As a summary, a doubly fed induction machine is a wound-rotor doubly fed electric machine and has several advantages over a conventional induction machine in wind power applications. First, as the rotor circuit is controlled by a power electronics converter, the induction generator is able to both import and export reactive power. This has important consequences for power system stability and allows the machine to support the grid during severe voltage disturbances (low voltage ride through, LVRT). Second, the control of the rotor voltages and currents enables the induction machine to remain synchronized with the grid while the wind turbine speed varies. A variable speed wind turbine utilizes the available wind resource more efficiently than a fixed speed wind turbine, especially during light wind conditions. Third, the cost of the converter is low when compared with other variable speed solutions because only a fraction of the mechanical power, typically 25-30%, is fed to the grid through the converter, the rest being fed to grid directly from the stator. The efficiency of the DFIG is very good for the same reason.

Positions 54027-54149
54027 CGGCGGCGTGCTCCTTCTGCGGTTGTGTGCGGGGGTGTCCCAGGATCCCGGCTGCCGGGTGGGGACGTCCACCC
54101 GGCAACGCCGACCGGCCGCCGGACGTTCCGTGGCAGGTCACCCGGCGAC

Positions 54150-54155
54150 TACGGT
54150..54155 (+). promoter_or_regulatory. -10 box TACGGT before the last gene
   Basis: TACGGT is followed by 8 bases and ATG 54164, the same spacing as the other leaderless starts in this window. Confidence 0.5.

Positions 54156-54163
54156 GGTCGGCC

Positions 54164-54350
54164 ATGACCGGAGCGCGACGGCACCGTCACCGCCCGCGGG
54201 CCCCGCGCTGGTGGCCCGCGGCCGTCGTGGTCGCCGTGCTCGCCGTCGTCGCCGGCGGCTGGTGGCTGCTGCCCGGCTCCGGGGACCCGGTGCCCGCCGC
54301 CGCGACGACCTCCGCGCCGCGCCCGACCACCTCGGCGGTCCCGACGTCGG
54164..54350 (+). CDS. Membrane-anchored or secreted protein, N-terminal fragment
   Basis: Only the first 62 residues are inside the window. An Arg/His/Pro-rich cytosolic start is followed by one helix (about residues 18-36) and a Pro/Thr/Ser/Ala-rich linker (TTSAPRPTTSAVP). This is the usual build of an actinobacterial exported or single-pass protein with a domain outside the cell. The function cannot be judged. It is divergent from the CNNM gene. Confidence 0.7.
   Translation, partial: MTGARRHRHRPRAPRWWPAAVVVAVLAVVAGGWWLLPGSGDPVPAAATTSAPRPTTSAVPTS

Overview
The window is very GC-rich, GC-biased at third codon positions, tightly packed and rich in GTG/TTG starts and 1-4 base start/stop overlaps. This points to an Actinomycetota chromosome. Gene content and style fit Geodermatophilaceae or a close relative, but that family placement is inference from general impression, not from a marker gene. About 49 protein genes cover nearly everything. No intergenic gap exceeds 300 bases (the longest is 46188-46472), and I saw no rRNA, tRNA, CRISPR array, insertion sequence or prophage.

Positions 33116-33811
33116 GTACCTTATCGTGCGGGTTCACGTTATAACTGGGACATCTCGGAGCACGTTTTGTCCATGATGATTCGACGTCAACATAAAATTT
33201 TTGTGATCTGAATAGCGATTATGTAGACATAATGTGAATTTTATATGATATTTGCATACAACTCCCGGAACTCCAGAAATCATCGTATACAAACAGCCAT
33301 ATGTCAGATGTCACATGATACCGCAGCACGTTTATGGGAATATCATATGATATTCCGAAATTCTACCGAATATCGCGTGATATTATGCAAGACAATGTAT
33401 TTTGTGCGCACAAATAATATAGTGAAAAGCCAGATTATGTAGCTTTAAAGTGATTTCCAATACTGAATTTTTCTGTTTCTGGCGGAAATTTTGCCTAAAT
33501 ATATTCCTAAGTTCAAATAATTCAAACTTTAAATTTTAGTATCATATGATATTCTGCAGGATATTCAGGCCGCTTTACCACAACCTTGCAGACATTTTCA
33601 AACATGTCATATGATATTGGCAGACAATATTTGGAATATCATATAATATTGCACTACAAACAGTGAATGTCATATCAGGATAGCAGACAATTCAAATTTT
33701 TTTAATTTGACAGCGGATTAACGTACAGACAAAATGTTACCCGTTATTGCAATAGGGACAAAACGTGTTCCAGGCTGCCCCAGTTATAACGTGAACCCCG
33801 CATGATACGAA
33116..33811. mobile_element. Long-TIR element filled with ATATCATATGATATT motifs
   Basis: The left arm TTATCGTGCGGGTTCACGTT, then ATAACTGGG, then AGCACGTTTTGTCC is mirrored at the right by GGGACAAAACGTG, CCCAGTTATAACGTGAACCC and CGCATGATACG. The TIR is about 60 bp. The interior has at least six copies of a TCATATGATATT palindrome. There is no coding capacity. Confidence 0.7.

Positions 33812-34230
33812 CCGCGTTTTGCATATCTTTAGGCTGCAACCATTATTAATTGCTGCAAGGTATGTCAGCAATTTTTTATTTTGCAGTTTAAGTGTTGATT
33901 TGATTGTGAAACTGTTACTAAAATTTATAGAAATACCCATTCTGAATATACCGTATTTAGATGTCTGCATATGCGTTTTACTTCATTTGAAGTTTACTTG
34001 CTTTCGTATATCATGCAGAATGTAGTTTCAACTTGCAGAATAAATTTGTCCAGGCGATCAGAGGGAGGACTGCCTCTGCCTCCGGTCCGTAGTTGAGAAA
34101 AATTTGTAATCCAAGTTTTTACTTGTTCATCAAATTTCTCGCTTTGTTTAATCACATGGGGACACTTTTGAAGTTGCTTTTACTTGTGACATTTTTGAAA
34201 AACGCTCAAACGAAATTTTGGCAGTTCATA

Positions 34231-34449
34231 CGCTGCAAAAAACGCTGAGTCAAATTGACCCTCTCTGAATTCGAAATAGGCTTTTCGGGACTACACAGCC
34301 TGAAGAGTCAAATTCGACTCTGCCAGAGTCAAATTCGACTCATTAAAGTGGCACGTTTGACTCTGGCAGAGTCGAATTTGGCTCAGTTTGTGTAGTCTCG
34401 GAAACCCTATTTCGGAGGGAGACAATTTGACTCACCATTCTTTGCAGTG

Brushless doubly fed versions
Brushless doubly fed induction electric machine
Brushless doubly fed induction electric machine is constructed by adjacently placing two multiphase winding sets with unlike pole-pairs on the stator body. With unlike pole-pairs between the two winding sets, low frequency magnetic induction is assured over the speed range. One of the stator winding sets (power winding) is connected to the grid and the other winding set (control winding) is supplied from a frequency converter. The shaft speed is adjusted by varying the frequency of the control winding. As a doubly fed electric machine, the rating of the frequency converter need only be fraction of the machine rating.
The brushless doubly fed electric machine does not utilize core real-estate efficiently and the dual winding set stator assembly is physically larger than other electric machines of comparable power rating. In addition, a specially designed rotor assembly tries to focus most of the mutual magnetic field to follow an indirect path across the air-gap and through the rotor assembly for inductive coupling (i.e., brushless) between the two adjacent winding sets. As a result, the adjacent winding sets are excited independently and actively participate in the electro-mechanical energy conversion process, which is a criterion of doubly fed electric machines.